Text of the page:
Stephen C. P. Wong mainly focuses on Recidivism, Clinical psychology, Psychiatry, Psychopathy and Antisocial personality disorder. The concepts of his Recidivism study are interwoven with issues in Test validity, Social psychology and Criminal history. Clinical psychology is closely attributed to Aggression in his work.
As part of his studies on Psychiatry, Stephen C. P. Wong often connects relevant subjects like Sex offender. By researching both Psychopathy and Psychopathy Checklist, Stephen C. P. Wong produces research that crosses academic boundaries. His Antisocial personality disorder research entails a greater understanding of Injury prevention.
His primary areas of investigation include Recidivism, Clinical psychology, Psychiatry, Psychopathy and Sex offender. His studies examine the connections between Recidivism and genetics, as well as such issues in Proportional hazards model, with regards to Survival analysis. His Clinical psychology research includes elements of Confirmatory factor analysis, Scale, Sexual violence and Social psychology.
His Psychiatry research integrates issues from Predictive validity and Personality. His work on Facet expands to the thematically related Psychopathy. The concepts of his Sex offender study are interwoven with issues in Aggression and Hostility.
His scientific interests lie mostly in Clinical psychology, Recidivism, Risk assessment, Scale and Psychopathy. His work on Psychometrics as part of general Clinical psychology research is frequently linked to Sex offense, thereby connecting diverse disciplines of science. His Recidivism research incorporates themes from Criminal behaviour, Multilevel model and Statistical model.
Throughout his Risk assessment studies, Stephen C. P. Wong incorporates elements of other sciences such as Sexual violence, Proportional hazards model, Logistic regression, Needs assessment and Psychiatry. Stephen C. P. Wong has included themes like Structural equation modeling and Facet in his Psychopathy study. His Confirmatory factor analysis research includes themes of Construct validity and Sex offender.
Stephen C. P. Wong spends much of his time researching Recidivism, Scale, Demography, Injury prevention and Occupational safety and health. His Recidivism study introduces a deeper knowledge of Clinical psychology. His work carried out in the field of Clinical psychology brings together such families of science as Sexual violence and Logistic regression.
Metis, Human factors and ergonomics and Suicide prevention are fields of study that intersect with his Scale study.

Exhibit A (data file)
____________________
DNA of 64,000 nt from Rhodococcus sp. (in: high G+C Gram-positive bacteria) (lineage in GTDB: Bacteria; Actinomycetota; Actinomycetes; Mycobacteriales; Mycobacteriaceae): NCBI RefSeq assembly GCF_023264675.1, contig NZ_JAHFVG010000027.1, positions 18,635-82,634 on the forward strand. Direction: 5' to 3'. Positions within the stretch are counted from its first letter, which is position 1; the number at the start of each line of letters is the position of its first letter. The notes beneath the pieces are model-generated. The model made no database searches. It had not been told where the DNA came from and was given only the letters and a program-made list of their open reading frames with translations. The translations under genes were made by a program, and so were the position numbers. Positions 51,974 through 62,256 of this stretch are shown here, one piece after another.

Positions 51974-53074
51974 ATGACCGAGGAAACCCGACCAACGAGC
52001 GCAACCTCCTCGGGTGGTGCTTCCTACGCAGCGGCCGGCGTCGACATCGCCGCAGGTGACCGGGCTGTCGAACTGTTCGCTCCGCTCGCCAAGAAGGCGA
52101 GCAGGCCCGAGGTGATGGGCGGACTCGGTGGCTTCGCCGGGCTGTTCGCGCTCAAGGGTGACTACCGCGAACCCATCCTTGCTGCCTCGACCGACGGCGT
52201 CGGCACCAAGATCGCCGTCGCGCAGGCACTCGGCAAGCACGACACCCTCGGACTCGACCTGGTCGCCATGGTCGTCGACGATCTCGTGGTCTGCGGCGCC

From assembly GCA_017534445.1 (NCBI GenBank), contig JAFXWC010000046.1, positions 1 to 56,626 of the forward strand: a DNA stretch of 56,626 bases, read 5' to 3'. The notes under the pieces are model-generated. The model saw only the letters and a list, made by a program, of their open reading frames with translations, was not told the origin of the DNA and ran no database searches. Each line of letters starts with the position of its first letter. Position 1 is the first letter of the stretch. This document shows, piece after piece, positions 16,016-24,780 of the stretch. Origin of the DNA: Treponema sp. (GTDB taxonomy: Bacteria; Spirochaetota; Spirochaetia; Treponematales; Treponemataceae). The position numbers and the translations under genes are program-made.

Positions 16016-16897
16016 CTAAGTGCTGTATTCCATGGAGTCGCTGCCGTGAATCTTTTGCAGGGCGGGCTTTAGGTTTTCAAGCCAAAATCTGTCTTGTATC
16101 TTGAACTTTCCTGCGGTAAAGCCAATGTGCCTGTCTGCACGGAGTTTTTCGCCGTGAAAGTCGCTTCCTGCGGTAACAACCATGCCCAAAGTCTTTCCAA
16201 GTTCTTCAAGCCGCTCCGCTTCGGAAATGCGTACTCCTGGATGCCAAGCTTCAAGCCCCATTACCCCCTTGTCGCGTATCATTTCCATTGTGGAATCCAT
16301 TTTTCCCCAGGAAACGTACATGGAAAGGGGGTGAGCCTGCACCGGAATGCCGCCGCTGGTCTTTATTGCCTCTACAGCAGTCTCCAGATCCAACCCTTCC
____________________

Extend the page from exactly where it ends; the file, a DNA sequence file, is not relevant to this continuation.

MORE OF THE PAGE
This overview was generated by a machine learning system which analysed the scientist’s body of work. If you have any feedback, you can contact us here.
Psychopathy and recidivism: A review
James F. Hemphill;Robert D. Hare;Stephen Wong.
Legal and Criminological Psychology (1998)
The Efficacy of Violence Prediction: A Meta-Analytic Comparison of Nine Risk Assessment Tools.
Min Yang;Stephen C. P. Wong;Jeremy W. Coid.
Psychological Bulletin (2010)
Treating criminal psychopaths in a therapeutic community program
James R. P. Ogloff;Stephen Wong;Anthony Greenwood.
Behavioral Sciences & The Law (1990)
The validity and reliability of the Violence Risk Scale-Sexual Offender Version: Assessing sex offender risk and evaluating therapeutic change
Mark E. Olver;Stephen C. P. Wong;Terry Nicholaichuk;Audrey Gordon.
Psychological Assessment (2007)
Violence: Criminal psychopaths and their victims.
Sherrie Williamson;Robert D. Hare;Stephen Wong.
Canadian Journal of Behavioural Science (1987)
The validity and reliability of the Violence Risk Scale: A treatment-friendly violence risk assessment tool.
Stephen C. P. Wong;Audrey Gordon.
Psychology, Public Policy and Law (2006)
Psychopathy, Sexual Deviance, and Recidivism Among Sex Offenders
Mark E. Olver;Stephen C. P. Wong.
Sexual Abuse: A Journal of Research and Treatment (2006)
Therapeutic responses of psychopathic sexual offenders: treatment attrition, therapeutic change, and long-term recidivism.
Mark E. Olver;Stephen C. P. Wong.
Journal of Consulting and Clinical Psychology (2009)
Is Hare's Psychopathy Checklist reliable without the interview?
Psychological Reports (1988)
Risk reduction treatment of high-risk psychopathic offenders: the relationship of psychopathy and treatment change to violent recidivism
Mark E. Olver;Kathy Lewis;Stephen C. P. Wong.
Personality Disorders: Theory, Research, and Treatment (2013)
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